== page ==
Does live music have an effect on our blood?

A first scientific experiment of its kind with sound researcher
John Stuart Reid, Anders Holte & Cacina Meádu


In the beginning of 2019 the award winning filmmaker Tsipi Raz contacted Anders Holte. At the time she was still working on her new documentary “The 1 Field”. Tsipi wanted to shoot one last scientific experiment in which she planned to film and document the effect of sound and music on water and on human blood. In particular the effect of Anders' voice together with the music of Anders & Cacina.



With this idea in mind they contacted world renowned sound researcher and acoustic physics scientist John Stuart Reid, and to their delight he agreed to perform these tests.

In 2017, John had the hunch that the longevity of red blood cells in human blood would be positively affected by music.

To test his idea he collaborated with Professor Sungchul Ji of Rutgers University. Together they designed an experimental protocol and ran a series of tests.

A test tube of whole human blood was first decanted into two smaller test tubes. One vial was placed in a music chamber (an incubator containing a small high definition loud speaker). This blood was then fed with recorded music for 20 minutes.

The other vial, the control blood, was placed in an acoustically quiet and electromagnetically shielded Faraday Cage for the same 20 minute period.

Many genres of music were tested, with many vials of blood, and in each case the results revealed that there were far more viable (living) red blood cells in the musical environment than in the quiet environment after just 20 min. exposure to the music. An astonishing result. Testing was carried out with an automatic cell counter.

In the spring of 2019 John Stuart Reid performed another such blood test, but this time with a recording of “Dream Of The Blue Whale”, the title piece of one of our albums.

John Stuart Reid about the test results:
“The blood from the quiet environment showed that there were 140,000 living red blood cells per ml. in the music incubator (the blood bathed in your “Dream of the Blue Whale” music). The cell counter measured 1,500,000 living red blood cells per ml. In other words, as a result of your music and vocals now there were more than 10 times the number of living red blood cells.”

An idea: Would living human blood respond differently to LIVE music ?

 John's test results with our recorded music (CD) were exciting. But how would blood respond to live music? Would there be any difference? This had never been tested. Filmmaker Tsipi Raz was intrigued to find out and decided to film this live music experiment for her documentary  “The 1 Field”.

And so, in August 2019 Tsipi and her film crew, Cacina and I arrived at John Stuart Reid’s UK laboratory. The idea was that we would perform a musical mini concert for human blood cells to see whether live music would have a different effect than recorded music.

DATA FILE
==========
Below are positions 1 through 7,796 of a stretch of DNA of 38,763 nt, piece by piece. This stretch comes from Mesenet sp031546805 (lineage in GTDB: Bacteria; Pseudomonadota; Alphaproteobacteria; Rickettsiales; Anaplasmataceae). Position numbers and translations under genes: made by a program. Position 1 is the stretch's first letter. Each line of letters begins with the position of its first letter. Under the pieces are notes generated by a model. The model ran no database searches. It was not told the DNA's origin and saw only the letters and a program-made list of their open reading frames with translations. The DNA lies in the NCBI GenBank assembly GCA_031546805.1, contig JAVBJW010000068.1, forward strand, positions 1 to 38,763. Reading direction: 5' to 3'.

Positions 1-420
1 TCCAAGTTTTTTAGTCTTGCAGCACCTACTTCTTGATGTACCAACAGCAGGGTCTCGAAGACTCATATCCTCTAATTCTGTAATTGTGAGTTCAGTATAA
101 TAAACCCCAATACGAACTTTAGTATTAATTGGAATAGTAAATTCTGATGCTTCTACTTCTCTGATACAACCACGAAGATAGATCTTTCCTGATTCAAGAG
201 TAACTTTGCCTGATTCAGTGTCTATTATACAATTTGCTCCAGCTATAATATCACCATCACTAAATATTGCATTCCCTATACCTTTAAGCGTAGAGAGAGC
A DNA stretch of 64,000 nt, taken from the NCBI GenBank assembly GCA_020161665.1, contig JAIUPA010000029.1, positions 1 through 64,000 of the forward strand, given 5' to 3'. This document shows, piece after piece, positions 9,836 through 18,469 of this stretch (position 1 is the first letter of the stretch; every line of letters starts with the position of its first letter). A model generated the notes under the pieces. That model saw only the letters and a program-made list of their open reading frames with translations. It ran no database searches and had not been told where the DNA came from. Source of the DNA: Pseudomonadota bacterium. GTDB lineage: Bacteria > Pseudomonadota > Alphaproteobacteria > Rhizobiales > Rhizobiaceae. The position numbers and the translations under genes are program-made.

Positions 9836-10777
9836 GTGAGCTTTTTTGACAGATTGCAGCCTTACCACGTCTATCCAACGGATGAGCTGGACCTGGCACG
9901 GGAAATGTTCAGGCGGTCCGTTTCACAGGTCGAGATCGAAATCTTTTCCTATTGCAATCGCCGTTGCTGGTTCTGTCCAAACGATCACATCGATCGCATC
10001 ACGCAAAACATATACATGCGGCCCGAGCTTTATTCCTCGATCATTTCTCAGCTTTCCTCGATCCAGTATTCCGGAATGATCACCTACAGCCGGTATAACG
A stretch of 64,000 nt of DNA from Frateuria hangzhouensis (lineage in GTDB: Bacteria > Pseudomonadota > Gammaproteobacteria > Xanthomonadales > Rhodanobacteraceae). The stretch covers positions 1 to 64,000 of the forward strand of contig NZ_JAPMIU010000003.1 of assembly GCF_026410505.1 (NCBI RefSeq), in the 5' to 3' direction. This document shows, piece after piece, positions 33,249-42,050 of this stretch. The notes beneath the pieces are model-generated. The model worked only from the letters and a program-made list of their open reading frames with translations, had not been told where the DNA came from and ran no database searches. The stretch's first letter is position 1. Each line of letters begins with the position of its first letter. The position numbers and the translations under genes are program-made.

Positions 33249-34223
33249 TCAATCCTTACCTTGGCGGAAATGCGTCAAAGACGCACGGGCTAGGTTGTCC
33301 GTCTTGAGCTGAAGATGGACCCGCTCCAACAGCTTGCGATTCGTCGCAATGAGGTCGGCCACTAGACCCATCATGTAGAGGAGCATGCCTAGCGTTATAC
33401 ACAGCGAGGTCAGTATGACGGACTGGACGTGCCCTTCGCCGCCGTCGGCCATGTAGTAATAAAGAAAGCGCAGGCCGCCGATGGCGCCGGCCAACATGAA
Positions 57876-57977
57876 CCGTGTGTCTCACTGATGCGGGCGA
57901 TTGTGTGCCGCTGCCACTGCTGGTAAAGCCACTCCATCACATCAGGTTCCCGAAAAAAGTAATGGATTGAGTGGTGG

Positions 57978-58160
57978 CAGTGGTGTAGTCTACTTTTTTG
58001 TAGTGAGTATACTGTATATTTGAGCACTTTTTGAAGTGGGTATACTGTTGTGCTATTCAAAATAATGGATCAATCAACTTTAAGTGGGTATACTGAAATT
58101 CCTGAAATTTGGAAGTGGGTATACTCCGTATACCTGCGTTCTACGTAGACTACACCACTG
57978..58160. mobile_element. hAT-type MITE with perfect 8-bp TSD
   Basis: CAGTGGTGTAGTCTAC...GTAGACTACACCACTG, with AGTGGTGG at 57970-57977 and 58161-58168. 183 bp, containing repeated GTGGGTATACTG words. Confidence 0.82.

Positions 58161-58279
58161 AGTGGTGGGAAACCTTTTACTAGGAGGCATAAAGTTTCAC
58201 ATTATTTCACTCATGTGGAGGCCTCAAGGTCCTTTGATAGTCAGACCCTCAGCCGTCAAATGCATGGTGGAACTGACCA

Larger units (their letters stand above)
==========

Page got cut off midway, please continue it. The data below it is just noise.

We set up our musical equipment in John’s science lab. John prepared his equipment following the same scientific protocol he used for the experiment with the recorded music.

John decanted a test tube of whole human blood into two smaller test tubes. One vial was placed in the music chamber where it would soon receive our music for 20 minutes. Only this time it would be our LIVE music right there in John's laboratory!

Just like in the previous experiments the second vial, the control blood, was placed in an acoustically quiet and electromagnetically shielded Faraday Cage for the same
20 minute period.

Then .. Cacina and I performed 20 min of  "Dream Of The Blue Whale"... for the blood in the test tube.

xxxxxxHuman blood in isolation inside the Faraday cage

xxxHuman blood in the music incubator

Immediately after our "concert for the blood cells" John performed the test.

We'll never forget the expression on his face when he first looked at the results on his automatic cell counter.

A mixture of surprise and utter disbelief. John repeated the test and the results were the same.

As expected, there were hardly any living blood cells in the blood isolated in the Faraday cage..

... but NOT SO with the blood that had received the live music!

The message on the display of the cell counter stated that now, after the exposure to our live music there were TOO MANY living blood cells to count !!

John’s test protocol was based on previous experiments with recorded music. What he could not have predicted was that blood would respond so much stronger to live music.

Why living human blood seems to respond so much stronger to live music is a very important question. This astonishing discovery will be scientifically explored further in the time to come. It seems that our music holds hitherto untapped powers that we are only now beginning to fully realize.

Also, Cacina and I continue to be fascinated and touched by the many reports we receive from people around the world, sharing with us the effects our music has on them. It's truly a privilege to share these scientific discoveries with you all and we will continue to do so through our beautiful collaboration with John Stuart Reid.